Ah, but they're not just any old ashes. They're holy ashes, blessed and sprinkled by the priest, with their own special prayer. I guess you can make it sound biblical if you want (it has to fool the masses, after all), but really it involves Romish sacramentology, false views of penance, ceremonialism, etc. Some times I wonder whether you guys really don't understand what your church is about, or if you just think we don't.

Natamllc said...

I edit myself, here:

I think you have been deceived by those who do not rightly divide the Word of God. If you were not deceived, you will sincerely and instantly cast off all these burdens you write about that I have highlighted above!

I should have reviewed before publishing!

Brian said...

Hi Natamllc,

Thanks for your note. The logic of fasting is like this: How can I put down this or that sin (jealousy, lust, etc) if I can't even put down a cheeseburger.? Fasting helps me to discipline my passions so that I can better directed them toward their proper end, Jesus.

Natamllc said...


what about this then?

Php 3:20 But our citizenship is in heaven, and from it we await a Savior, the Lord Jesus Christ,
Php 3:21 who will transform our lowly body to be like his glorious body, by the power that enables him even to subject all things to himself.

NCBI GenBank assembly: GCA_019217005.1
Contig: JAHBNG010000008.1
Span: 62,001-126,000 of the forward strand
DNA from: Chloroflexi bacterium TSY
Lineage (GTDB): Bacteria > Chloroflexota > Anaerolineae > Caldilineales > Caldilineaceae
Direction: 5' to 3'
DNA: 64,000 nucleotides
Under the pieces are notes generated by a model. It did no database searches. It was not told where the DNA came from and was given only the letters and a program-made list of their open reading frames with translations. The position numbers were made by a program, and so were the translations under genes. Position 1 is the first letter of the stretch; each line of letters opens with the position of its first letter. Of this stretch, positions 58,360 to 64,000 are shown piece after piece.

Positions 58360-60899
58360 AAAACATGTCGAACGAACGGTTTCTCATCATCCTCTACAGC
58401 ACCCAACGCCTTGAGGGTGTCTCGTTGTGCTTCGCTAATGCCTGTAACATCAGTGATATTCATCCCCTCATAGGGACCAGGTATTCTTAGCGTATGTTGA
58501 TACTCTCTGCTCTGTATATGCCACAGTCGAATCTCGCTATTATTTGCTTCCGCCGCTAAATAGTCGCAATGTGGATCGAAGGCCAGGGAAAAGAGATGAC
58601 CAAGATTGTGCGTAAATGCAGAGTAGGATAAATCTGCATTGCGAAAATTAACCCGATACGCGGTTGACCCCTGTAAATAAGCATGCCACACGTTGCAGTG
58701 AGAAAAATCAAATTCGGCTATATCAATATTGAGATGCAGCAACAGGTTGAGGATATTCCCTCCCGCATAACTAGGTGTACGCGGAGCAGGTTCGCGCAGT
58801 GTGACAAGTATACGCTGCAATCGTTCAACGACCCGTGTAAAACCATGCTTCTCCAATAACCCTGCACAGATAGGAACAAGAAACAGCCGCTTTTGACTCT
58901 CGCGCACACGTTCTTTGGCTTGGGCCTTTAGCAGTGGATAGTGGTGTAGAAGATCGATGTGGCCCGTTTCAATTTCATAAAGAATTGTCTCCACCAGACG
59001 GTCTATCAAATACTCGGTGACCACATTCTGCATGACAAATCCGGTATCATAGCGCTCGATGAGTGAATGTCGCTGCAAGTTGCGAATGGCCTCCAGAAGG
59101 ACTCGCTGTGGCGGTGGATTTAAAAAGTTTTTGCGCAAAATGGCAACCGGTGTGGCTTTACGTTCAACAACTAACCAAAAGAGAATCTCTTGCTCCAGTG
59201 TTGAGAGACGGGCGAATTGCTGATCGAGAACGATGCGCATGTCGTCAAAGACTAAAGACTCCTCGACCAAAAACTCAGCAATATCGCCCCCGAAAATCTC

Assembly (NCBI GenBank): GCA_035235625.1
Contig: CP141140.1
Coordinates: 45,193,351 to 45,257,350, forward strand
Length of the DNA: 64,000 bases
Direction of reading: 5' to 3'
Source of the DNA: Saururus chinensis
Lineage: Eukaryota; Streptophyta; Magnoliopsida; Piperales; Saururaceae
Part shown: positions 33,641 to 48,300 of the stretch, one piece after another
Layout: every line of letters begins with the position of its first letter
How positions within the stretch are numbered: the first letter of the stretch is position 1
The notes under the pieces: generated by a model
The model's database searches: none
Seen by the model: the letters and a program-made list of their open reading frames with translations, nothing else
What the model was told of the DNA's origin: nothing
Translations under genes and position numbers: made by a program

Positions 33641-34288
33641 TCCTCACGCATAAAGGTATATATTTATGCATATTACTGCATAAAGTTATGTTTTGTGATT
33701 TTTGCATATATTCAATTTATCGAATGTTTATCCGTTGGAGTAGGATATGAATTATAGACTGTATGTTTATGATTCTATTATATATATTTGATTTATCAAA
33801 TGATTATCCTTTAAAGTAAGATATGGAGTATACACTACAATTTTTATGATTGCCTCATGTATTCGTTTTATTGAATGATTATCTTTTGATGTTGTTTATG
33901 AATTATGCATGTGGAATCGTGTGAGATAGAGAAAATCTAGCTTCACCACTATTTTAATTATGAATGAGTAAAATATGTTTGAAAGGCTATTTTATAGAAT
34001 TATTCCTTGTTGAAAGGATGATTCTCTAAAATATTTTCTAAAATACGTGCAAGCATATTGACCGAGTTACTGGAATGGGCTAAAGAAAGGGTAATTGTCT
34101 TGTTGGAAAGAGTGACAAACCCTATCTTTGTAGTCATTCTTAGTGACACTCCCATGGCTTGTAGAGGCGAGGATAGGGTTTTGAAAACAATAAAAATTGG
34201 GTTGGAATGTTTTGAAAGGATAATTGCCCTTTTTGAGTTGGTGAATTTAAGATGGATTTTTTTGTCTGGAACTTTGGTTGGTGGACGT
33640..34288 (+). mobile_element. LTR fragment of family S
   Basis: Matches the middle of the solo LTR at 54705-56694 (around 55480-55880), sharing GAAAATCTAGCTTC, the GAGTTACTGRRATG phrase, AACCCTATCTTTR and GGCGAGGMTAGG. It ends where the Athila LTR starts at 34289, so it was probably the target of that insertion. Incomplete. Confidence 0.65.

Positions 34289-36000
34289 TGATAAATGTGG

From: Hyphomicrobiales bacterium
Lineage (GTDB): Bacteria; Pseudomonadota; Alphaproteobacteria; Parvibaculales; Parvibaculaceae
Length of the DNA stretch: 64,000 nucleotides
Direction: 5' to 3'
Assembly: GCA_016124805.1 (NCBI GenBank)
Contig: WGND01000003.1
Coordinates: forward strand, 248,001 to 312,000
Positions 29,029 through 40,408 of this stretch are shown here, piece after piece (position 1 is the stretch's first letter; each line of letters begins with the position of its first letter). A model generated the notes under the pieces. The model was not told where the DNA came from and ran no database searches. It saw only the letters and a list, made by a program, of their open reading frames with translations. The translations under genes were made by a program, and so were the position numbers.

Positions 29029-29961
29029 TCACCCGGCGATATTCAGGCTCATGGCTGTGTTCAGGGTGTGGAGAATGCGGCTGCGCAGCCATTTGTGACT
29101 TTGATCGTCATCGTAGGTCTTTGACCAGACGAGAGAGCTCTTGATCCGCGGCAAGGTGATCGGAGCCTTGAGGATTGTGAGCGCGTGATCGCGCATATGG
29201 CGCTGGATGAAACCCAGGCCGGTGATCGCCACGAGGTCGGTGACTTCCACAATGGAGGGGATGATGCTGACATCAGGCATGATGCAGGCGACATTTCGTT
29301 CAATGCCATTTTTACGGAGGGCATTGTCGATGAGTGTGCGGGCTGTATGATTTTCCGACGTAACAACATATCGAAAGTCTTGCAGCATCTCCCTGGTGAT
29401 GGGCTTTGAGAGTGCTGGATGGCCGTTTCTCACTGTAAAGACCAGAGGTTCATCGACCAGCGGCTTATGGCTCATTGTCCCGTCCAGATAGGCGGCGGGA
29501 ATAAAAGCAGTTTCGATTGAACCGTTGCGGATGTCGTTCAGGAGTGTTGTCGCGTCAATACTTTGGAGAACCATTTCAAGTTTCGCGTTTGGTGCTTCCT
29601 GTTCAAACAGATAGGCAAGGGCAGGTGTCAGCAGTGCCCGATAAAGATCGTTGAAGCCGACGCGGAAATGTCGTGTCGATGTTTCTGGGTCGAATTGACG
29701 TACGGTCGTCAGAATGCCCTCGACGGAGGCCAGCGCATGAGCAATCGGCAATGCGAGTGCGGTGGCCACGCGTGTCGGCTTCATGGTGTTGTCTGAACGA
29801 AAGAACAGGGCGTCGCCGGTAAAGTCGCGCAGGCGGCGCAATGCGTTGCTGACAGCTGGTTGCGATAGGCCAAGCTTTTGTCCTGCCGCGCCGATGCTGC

Do you see the difference in a works righteousness religious system and that there taught by the Apostle Paul?

How about this, also?

1Pe 5:10 And after you have suffered a little while, the God of all grace, who has called you to his eternal glory in Christ, will himself restore, confirm, strengthen, and establish you.
1Pe 5:11 To him be the dominion forever and ever. Amen.

Do you see the point I am making then?

Reread what you wrote and ask yourself why are you fasting? You said what you are doing helps you do something else you do, right?

Well, a monergistic point of view simply rejects that and brings God glory with every bit of living and dying, with a clear understanding that dead people do nothing for themself or for others.

Either you are dead in trespasses and sins or you are not.

Either you are dead and your life is hid with Christ in God or it is not.

Do you understand the distinctions being made?

Brian said...

Hi Netamllc,

I understand the points you make, but I think you're responding to a separate argument than the one I made.

Best wishes.

Scott Windsor said...

The fasting and the ashes are really two different things.

The ashes are to remind you "from dust you came and to dust you shall return." (Gen. 3:19).

Fasting is to mortify the body, to eat only one full meal for the day (and two small snacks which if combined would not add up to a full meal). A little bit of suffering to call into remembrance the suffering of our Lord and Savior. When you get that little hunger twinge, you turn your thoughts to Jesus. Jesus fasted for 40 days before He began His public ministry - and Ash Wednesday begins 40 days of penance prior to Easter (not counting Sundays because every Sunday is a solemnity and we are not obliged to fast or abstain on solemnities). The 40 days of penance (offering something up for Lent). Again, the focus is upon Christ - as it should be.